Book review: The Handmaid's Tale

Right, so I'm going to admit from the beginning that I have a long standing resentment of all things Margaret Atwood, cultivated by grade 11 English class. We had to read The Edible Woman of which my abiding memory is of a woman who is miserable for a long time and then eats a cake. I know it's about feminism because this was hammered into us by my English teacher.

It is the kind of book that makes you resent English class and grow up to post shit on social media about how you're not a feminist.

Luckily, my other English teachers were much better and I never lost my enthusiasm for reading (as you can probably tell) or feminism. But it is these kinds of books, I'm including The Handmaid's Tale in this category, that make people think they hate Literature (capital L to distinguish it from the 'low literature' my grade 11 English teacher used to like to refer to anything I liked). It took me a long time to get over my apparent dislike of Literature because of that.

I think the difference between literature I like and literature I don't is the level of relative misery. Tale of Two Cities, miserable but not omg miserable; War and Peace, miserable until half the people die, Handmaid's Tale, utterly fucking miserable all the time.

I think if you recommended The Handmaid's Tale and Mists of Avalon (both described as feminist novels) to any friends as examples of feminist literature, those friends would come back and ask if you were okay. They are utterly despairing and awful. They are also tedious and boring. At least Handmaid's Tale is only 300 pages of awful and boring tediousness versus the 1000+ for Mists of Avalon.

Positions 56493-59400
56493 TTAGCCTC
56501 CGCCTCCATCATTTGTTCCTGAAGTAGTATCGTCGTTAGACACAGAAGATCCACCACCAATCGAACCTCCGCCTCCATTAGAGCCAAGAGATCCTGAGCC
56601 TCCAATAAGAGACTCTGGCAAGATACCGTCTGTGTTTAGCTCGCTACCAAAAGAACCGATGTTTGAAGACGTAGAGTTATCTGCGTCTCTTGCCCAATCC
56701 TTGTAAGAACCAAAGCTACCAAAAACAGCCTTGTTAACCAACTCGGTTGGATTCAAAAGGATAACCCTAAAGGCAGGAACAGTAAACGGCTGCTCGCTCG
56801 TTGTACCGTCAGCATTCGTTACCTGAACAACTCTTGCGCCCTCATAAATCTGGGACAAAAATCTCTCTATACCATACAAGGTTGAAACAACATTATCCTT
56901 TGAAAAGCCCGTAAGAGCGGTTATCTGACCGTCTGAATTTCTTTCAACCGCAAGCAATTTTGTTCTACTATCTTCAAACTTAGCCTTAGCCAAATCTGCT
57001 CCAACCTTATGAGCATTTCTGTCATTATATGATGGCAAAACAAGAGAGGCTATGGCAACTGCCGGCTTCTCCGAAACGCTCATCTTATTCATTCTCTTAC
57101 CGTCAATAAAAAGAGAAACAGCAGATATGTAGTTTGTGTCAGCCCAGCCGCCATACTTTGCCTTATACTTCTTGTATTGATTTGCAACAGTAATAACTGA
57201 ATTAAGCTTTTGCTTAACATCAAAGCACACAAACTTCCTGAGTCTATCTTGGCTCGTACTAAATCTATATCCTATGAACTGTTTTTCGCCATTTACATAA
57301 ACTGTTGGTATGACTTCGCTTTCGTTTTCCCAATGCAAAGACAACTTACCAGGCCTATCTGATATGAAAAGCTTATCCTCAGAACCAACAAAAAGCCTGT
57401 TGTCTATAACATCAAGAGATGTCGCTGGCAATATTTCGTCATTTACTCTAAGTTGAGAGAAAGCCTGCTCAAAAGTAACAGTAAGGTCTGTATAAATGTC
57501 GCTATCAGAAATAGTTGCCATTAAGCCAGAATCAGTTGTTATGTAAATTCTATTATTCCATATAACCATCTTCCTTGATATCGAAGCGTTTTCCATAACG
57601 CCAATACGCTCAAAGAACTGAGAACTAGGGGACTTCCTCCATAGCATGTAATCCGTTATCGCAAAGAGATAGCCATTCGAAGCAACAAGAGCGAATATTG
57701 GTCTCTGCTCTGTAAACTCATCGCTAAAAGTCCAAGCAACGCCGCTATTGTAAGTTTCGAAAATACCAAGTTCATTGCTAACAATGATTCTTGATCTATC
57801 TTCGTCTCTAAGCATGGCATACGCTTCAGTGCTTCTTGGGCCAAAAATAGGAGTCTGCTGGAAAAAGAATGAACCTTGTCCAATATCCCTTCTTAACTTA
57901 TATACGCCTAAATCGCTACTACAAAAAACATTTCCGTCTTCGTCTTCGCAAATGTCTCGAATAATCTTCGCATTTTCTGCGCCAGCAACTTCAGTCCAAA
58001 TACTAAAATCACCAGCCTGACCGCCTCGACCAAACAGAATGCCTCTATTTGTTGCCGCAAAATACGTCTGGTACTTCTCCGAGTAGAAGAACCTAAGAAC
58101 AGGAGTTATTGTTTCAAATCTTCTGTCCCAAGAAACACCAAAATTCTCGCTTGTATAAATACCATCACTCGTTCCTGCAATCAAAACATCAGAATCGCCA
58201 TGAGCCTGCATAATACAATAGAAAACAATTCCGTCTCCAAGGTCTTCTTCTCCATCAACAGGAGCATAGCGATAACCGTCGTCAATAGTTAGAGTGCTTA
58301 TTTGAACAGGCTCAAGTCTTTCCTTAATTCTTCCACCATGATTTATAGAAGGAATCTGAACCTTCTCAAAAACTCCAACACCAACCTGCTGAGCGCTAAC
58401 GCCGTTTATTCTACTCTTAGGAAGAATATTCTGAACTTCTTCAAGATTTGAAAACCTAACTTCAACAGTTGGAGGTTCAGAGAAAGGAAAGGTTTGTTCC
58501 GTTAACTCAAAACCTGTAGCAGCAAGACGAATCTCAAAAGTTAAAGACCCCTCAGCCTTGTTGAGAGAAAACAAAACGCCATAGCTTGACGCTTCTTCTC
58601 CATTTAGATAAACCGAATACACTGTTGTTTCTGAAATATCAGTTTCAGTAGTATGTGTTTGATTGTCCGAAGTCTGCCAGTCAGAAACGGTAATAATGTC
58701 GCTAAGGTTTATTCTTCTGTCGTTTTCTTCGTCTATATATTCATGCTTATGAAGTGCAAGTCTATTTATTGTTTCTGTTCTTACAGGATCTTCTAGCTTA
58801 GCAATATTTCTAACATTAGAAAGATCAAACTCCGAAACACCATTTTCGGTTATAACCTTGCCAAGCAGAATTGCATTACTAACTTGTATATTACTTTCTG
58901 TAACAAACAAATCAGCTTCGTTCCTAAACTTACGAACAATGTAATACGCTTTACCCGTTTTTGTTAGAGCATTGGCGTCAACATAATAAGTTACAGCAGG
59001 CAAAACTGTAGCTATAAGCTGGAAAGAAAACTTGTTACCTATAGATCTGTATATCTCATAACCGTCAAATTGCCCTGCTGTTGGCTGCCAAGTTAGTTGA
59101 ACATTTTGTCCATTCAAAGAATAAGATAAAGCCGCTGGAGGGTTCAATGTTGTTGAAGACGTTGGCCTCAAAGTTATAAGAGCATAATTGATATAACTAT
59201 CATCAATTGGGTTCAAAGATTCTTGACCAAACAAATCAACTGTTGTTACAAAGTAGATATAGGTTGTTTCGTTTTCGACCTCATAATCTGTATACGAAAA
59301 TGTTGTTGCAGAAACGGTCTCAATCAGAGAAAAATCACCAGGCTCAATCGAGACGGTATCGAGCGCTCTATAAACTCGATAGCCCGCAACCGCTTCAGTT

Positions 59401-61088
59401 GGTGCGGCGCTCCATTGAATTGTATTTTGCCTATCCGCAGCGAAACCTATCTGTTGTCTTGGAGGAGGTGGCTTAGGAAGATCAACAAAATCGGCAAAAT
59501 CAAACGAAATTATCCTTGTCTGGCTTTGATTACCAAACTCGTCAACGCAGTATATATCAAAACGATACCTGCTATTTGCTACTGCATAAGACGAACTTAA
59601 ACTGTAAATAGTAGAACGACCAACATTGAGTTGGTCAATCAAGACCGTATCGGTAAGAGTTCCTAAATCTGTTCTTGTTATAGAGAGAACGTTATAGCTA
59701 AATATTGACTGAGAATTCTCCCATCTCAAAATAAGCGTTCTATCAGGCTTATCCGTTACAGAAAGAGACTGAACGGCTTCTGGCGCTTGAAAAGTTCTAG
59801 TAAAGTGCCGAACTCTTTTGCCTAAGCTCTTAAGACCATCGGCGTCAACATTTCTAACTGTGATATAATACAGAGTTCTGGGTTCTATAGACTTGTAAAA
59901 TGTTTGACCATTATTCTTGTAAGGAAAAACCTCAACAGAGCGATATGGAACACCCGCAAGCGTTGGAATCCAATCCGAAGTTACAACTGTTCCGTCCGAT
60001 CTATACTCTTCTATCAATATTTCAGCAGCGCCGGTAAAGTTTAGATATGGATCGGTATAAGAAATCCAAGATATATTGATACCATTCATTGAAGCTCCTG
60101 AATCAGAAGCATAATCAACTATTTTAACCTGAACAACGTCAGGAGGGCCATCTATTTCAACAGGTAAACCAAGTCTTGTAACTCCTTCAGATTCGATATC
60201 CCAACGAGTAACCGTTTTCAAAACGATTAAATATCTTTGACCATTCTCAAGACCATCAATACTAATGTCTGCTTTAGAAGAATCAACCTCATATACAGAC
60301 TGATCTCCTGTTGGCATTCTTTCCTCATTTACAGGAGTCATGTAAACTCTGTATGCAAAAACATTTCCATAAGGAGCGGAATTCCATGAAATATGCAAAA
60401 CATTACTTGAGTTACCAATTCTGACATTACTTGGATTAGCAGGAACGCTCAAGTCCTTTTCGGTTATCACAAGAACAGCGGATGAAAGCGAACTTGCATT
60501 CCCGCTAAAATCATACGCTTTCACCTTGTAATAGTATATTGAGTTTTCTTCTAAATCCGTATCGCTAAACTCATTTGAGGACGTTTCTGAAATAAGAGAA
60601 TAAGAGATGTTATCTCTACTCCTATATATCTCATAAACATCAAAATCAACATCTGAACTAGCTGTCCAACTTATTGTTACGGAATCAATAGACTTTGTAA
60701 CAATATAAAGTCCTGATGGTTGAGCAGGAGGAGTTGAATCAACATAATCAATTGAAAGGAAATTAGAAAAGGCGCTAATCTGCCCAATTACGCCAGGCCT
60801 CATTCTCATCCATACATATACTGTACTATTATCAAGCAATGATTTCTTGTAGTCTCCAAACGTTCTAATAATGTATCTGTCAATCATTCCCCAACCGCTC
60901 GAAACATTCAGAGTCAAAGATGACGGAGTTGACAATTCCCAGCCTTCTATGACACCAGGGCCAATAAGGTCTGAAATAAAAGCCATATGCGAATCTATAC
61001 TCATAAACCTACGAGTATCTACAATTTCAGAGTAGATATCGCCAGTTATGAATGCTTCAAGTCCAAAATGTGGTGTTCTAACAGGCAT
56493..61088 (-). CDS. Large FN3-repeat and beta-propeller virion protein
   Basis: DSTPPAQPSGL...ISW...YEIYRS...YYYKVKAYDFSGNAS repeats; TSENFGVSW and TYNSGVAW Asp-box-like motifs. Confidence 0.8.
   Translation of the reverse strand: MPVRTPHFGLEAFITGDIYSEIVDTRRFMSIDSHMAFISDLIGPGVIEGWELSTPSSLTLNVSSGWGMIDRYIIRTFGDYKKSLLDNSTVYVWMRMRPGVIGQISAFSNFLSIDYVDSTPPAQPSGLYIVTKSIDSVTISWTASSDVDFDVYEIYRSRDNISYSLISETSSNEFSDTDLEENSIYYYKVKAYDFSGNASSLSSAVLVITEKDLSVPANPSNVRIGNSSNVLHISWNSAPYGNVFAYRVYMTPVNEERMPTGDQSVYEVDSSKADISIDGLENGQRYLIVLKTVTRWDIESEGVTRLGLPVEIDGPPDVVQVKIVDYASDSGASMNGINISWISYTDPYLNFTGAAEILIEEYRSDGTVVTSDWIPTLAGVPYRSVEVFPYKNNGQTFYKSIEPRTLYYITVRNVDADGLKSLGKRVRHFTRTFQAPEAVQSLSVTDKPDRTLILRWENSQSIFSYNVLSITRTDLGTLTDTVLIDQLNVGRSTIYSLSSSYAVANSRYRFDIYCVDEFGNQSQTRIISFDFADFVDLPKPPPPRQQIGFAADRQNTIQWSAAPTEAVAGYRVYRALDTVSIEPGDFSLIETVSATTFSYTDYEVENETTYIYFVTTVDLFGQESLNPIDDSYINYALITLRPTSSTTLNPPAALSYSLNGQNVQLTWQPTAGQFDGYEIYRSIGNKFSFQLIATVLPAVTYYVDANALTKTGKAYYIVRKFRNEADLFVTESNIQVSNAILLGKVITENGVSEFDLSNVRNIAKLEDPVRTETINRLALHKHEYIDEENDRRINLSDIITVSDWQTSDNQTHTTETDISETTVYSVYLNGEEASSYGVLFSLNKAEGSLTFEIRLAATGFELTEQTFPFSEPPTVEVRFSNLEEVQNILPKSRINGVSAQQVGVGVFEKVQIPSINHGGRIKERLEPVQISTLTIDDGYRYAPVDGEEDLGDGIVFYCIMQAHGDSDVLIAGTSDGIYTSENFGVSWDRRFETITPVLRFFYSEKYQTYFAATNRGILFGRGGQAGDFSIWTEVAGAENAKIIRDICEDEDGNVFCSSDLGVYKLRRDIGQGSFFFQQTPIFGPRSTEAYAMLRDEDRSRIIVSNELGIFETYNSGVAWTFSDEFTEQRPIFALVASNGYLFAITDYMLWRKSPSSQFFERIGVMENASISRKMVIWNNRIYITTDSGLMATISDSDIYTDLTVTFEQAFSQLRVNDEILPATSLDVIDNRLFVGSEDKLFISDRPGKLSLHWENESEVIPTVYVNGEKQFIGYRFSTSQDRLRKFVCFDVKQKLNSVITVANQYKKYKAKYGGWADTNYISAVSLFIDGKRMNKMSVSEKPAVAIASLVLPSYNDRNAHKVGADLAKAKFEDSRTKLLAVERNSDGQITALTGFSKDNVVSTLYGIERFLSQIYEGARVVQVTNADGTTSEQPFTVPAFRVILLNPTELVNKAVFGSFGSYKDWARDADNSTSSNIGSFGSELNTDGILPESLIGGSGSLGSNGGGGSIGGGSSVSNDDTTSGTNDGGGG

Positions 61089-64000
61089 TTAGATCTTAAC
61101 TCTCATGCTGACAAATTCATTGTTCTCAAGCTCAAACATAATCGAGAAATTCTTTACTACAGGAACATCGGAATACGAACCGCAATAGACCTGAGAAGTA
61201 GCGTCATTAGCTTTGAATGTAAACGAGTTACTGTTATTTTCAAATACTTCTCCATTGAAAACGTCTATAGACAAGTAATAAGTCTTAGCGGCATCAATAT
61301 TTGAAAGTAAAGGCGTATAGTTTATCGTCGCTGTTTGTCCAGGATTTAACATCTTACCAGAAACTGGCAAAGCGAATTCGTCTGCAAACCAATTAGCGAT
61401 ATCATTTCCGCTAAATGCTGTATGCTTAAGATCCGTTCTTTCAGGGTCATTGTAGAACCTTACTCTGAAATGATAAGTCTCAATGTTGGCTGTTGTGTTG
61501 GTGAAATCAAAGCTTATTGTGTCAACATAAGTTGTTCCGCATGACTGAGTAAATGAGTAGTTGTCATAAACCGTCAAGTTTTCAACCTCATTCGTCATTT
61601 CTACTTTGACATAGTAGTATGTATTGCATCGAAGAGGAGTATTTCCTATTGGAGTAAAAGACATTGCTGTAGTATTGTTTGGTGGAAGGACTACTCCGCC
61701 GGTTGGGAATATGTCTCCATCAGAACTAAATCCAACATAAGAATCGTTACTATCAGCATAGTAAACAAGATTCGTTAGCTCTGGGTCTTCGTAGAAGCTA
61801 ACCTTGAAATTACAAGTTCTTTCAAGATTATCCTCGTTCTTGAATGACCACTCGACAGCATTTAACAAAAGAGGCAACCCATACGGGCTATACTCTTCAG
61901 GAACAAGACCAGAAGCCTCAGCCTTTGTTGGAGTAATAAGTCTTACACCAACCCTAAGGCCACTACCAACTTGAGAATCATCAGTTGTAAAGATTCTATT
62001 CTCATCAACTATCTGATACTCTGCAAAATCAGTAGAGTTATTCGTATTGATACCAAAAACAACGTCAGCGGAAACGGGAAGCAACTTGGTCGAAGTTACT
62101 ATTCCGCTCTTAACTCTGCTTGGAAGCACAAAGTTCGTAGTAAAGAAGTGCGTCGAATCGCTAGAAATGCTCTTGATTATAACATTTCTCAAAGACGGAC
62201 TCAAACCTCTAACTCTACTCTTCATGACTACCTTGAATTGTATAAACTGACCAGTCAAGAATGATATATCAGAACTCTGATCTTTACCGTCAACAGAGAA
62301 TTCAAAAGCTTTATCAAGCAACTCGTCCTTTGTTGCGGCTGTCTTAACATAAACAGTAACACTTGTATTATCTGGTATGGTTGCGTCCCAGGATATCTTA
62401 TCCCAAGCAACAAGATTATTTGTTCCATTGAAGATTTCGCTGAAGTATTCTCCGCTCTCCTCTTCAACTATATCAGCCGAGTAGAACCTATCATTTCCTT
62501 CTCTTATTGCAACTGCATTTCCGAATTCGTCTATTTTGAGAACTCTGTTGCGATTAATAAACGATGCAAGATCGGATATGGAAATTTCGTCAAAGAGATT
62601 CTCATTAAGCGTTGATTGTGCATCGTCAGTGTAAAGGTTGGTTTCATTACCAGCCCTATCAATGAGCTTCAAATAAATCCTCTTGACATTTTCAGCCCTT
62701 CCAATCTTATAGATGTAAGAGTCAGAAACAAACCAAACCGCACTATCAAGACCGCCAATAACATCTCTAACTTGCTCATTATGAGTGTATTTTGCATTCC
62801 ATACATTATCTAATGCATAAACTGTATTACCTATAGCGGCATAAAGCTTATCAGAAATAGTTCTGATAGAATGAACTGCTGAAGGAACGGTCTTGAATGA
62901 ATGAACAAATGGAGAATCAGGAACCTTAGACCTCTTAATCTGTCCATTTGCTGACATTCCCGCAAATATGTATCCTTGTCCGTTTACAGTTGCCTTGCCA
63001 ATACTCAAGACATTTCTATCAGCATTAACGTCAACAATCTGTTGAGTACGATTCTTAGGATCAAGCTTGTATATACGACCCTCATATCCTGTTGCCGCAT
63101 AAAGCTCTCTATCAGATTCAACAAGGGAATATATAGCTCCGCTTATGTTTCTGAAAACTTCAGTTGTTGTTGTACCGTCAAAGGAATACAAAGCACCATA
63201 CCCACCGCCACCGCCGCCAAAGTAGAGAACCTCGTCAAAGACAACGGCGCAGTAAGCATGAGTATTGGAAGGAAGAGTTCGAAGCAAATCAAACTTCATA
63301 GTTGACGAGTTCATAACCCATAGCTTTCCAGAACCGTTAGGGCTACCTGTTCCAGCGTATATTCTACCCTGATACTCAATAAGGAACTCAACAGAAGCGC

The plot of The Handmaid's Tale is that there was some sort of revolution in the US where an ultra religious group takes over some part of it. There's also a problem with people getting pregnant (or at least having healthy children) so that the elite men are issued 'Handmaids' which are basically there to have children. It's all premised (biblically) on the story of Rachel and Leah (who give their handmaid's to their husbands to conceive children.

The story is focussed on one of the Handmaid's, Offred. It flips from her relatively normal life before the revolution, to her life after as a handmaid. The stripping away of all the civil liberties of all women. There's lots of other totalitarian aspects to it, surveillance, random killing, limited movement and all that sort of jazz too. I'd say it can't pass the test because none of the women have a profession, they are all controlled one way or another (even when they're not handmaids).

It's so depressing. It also has one of those weird endings that you don't know if she escapes or dies. How irritating. Have imagination. No, finish your fucking book. Lazy bastards.

Like The Road I really wonder what is going on with people's lives that say, 'Yeah, what the world really needs is a terrifyingly bleak and horrible book, where absolutely no one is happy.' What motivates people to write this stuff? Is it because on the misery scale it'll suddenly be good?

What I'd like now, is someone to recommend to me a happy feminist novel. They must exist, their joyful exuberance being overpowered by the literati by the bleak, dark and narrow views of the two I've read.

Just like people recommending other Neal Stephenson's books after I torturously slogged through the three of his on the list - people have been recommending the Oryx and the Crake, which I will never read. I know what I like and it ain't anything those two will ever write.

As you can probably guess, I don't recommend reading this book. Go read Sunshine because it is a fucking delight. Definitely don't recommend it to anyone asking for some feminist literature. I give it 1/5 stars because at least it was short enough and clearly trying to critique misogyny and all that (but sometimes it more or less feels like some sort of handbook to patriarchy.)